Within this site you will find information on the history of Lymhatic Drainage Massage, how Lymph Drainage Therapy compliments breast care, pregnancy and the elderly. How following surgery Lymphatic Drainage Therapy promotes tissue regeneration thus reducing the severity of scars and general healing process. We also make references to various reading and information material which you may find of particular relevance and interest on each subject page.
Definition of Lymphatic Drainage Massage..
Lymphatic drainage is a therapeutic method that uses massage-like manipulations to stimulate lymph movement. Lymph is the plasma-like fluid that maintains the body's fluid balance and removes bacteria. Combined with other techniques of complete decongestive physiotherapy, it is used to treat lymphedema, swelling in the limbs caused by lymph accumulation.
History of Lymphatic Drainage Massage..
The history of Manual Lymphatic Drainage (MLD) dates back to the early 20th century and the therapy's origins derive from the work of Canadian osteopath Frederic Millard and a Danish massage therapist and philosophy doctor Emil Vodder. Frederic Millard first used the term 'lymphatic drainage' when he proposed an osteopathic technique that involved palpating the lymph glands to diagnose disease.
Dr Emil Vodder and his wife Estrid pioneered 'lymphology' medicine while working in the French Riviera. When treating people with chronic sinusitis and diffuse acne, Vodder observed patients had swollen nymph nodes and was inspired to try and help drain the lymph fluid.
Taking Frederic Millard's work and research on the structure of the lymphatic system, the Vodders then developed careful hand techniques to cause movement in the lymph nodes helping to cleanse the lymphatic fluid system. By 1936, and after four years of research, the Vodders introduced their technique in Paris.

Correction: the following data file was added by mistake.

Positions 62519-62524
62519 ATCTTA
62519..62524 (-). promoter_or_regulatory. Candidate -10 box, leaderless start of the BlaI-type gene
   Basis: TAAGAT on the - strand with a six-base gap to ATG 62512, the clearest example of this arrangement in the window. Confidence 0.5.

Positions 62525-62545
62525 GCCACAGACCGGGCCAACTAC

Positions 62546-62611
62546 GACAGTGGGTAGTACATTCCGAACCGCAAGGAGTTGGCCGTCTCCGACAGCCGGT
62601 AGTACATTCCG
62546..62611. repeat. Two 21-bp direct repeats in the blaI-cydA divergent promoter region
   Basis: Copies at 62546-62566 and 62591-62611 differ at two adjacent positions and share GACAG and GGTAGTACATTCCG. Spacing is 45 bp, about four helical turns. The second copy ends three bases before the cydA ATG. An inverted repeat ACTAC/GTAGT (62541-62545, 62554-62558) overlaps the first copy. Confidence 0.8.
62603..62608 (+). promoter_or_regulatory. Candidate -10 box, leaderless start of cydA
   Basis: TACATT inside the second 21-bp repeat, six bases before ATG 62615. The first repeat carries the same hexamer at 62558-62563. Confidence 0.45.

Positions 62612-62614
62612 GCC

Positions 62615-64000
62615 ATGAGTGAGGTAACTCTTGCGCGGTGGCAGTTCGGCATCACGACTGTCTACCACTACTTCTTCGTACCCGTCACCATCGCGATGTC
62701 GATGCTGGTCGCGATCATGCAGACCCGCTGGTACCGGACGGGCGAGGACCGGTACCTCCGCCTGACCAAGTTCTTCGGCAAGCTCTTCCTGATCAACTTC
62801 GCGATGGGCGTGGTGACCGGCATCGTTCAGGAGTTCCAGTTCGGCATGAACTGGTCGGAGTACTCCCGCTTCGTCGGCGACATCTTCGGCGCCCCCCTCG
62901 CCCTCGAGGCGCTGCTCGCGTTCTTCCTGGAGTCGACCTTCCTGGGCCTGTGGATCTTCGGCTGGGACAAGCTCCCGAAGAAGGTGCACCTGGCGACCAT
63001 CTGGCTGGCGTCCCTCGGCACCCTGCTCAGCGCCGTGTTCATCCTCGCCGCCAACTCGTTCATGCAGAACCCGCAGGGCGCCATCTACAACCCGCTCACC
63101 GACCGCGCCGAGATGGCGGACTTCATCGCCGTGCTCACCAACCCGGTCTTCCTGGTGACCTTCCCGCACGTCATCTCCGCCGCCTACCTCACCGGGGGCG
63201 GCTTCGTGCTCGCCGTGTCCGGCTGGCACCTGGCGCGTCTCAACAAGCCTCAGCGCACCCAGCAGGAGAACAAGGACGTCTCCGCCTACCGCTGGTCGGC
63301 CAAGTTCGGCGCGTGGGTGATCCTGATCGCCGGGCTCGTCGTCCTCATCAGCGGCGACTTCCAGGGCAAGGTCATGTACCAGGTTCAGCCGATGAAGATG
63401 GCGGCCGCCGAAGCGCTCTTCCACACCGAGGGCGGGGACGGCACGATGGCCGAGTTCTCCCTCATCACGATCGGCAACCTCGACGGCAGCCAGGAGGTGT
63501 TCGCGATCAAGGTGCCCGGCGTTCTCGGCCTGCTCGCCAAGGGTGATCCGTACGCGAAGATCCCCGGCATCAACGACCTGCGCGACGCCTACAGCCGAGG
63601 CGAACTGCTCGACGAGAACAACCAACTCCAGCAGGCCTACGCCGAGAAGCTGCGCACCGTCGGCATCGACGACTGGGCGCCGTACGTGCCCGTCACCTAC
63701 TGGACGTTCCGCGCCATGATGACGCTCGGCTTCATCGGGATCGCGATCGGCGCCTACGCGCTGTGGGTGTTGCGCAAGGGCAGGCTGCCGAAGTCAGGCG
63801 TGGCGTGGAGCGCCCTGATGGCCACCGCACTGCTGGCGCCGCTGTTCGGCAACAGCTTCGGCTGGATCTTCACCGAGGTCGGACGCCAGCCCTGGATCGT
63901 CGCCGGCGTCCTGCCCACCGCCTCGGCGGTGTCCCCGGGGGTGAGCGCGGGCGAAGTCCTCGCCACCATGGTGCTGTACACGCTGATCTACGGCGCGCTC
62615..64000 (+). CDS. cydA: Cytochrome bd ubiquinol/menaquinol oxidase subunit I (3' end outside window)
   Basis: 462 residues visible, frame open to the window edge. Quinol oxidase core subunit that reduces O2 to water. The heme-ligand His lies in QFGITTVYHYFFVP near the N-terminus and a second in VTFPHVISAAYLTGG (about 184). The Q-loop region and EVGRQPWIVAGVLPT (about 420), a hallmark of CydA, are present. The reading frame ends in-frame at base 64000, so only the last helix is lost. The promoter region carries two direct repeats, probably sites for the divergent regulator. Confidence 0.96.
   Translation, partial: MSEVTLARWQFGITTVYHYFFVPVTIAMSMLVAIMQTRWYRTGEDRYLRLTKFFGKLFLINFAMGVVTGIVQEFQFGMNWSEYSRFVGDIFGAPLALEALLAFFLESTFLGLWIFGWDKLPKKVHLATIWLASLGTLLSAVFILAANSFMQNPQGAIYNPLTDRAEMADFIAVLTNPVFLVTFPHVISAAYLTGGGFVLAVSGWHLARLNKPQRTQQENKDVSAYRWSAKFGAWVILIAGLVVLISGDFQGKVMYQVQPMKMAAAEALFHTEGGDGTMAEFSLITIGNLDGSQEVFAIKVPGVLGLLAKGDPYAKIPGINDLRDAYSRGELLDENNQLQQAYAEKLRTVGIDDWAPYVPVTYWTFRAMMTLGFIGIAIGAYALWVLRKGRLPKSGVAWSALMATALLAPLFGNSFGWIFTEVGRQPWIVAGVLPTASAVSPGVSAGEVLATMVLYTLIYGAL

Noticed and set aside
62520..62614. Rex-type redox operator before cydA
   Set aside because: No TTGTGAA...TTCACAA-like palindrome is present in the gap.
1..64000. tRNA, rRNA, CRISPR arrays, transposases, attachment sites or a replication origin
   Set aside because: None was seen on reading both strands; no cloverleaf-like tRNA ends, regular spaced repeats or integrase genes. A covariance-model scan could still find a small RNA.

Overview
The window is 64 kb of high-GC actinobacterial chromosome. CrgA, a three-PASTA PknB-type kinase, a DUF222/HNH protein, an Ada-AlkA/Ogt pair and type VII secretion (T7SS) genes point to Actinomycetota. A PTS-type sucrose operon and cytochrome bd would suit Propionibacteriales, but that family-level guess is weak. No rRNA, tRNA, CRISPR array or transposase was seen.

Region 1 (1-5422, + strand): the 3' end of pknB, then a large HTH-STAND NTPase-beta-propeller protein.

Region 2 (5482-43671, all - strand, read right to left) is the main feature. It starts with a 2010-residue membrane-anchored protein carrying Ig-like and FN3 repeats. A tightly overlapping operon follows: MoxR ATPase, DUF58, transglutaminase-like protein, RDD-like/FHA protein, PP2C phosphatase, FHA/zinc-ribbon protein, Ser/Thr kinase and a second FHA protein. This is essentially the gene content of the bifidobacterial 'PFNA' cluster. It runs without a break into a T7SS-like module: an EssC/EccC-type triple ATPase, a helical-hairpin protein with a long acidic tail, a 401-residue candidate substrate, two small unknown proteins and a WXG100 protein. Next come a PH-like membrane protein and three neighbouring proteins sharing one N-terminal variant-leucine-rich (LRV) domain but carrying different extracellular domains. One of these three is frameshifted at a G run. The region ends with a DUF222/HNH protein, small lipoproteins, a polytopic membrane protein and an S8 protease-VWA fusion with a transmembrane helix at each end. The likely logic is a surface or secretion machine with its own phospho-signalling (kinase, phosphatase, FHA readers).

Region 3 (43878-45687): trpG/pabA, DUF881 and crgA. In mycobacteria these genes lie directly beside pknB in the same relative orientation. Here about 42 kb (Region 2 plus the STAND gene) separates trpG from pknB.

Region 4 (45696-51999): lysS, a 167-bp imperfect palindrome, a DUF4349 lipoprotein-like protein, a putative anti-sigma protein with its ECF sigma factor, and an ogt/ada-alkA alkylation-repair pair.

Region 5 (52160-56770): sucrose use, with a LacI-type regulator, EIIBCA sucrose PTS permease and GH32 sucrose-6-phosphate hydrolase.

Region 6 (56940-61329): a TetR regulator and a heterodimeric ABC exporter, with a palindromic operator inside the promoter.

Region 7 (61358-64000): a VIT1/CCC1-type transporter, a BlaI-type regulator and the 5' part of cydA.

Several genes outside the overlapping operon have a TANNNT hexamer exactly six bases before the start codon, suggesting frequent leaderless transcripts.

At the time, the medical profession frowned on tampering with the lymphatic system due to a lack of knowledge and understanding. However, by the 1960s lymphatic drainage established credibility due to a comprehensive study by German physician Dr. Johannes Askonik. His successful tests on 20,000 patients helped to verify the credibility of MLD by measuring its efficiency and finding its indications and contra-indications.
Manual Lymphatic Drainage is now a recognised technique used throughout the world by physiotherapists, chiropractors, nurses and massage therapists. Practitioners typically use Dr. Vodder's Manual Lymphatic Drainage (MLD) method although you may be treated using the Veltheim Method of Lymphatic Drainage (VMLD) developed in 2004 by Dr John Veltheim or the Leduc, Földi, Casley-Smith or Asdonk methods.
The Origin of Lymph
Lymph originates as plasma, which is the fluid portion of blood. The arterial blood that flows out of the heart slows as it moves through a capillary bed (see figure above). This slowing allows some plasma to leave the arterioles and flow into the tissues where it becomes tissue fluid.
Also known as extracellular fluid, this is fluid that flows between the cells but is not found within the cells. This fluid delivers nutrients, oxygen, and hormones to the cells.
As this fluid leaves the cells, it takes with it cellular waste products and protein cells.
Approximately 90 percent of this tissue fluid flows into the venules. Here it enters the venous circulation as plasma and continues in the circulatory system.
The remaining 10 percent of the fluid that is left behind is now known as lymph.
The bloodstream is pumped by the heart. It circulates throughout the body and is
cleansed by being filtered by the kidneys. The lymphatic system does not have a
pump, instead this system is designed so that lymph only flows upward
traveling from the extremities and up through the body toward the neck.
As it travels through the body, lymph passes through lymph nodes where it is
filtered. At the base of the neck, the lymph enters the subclavian veins and
again becomes plasma in the bloodstream.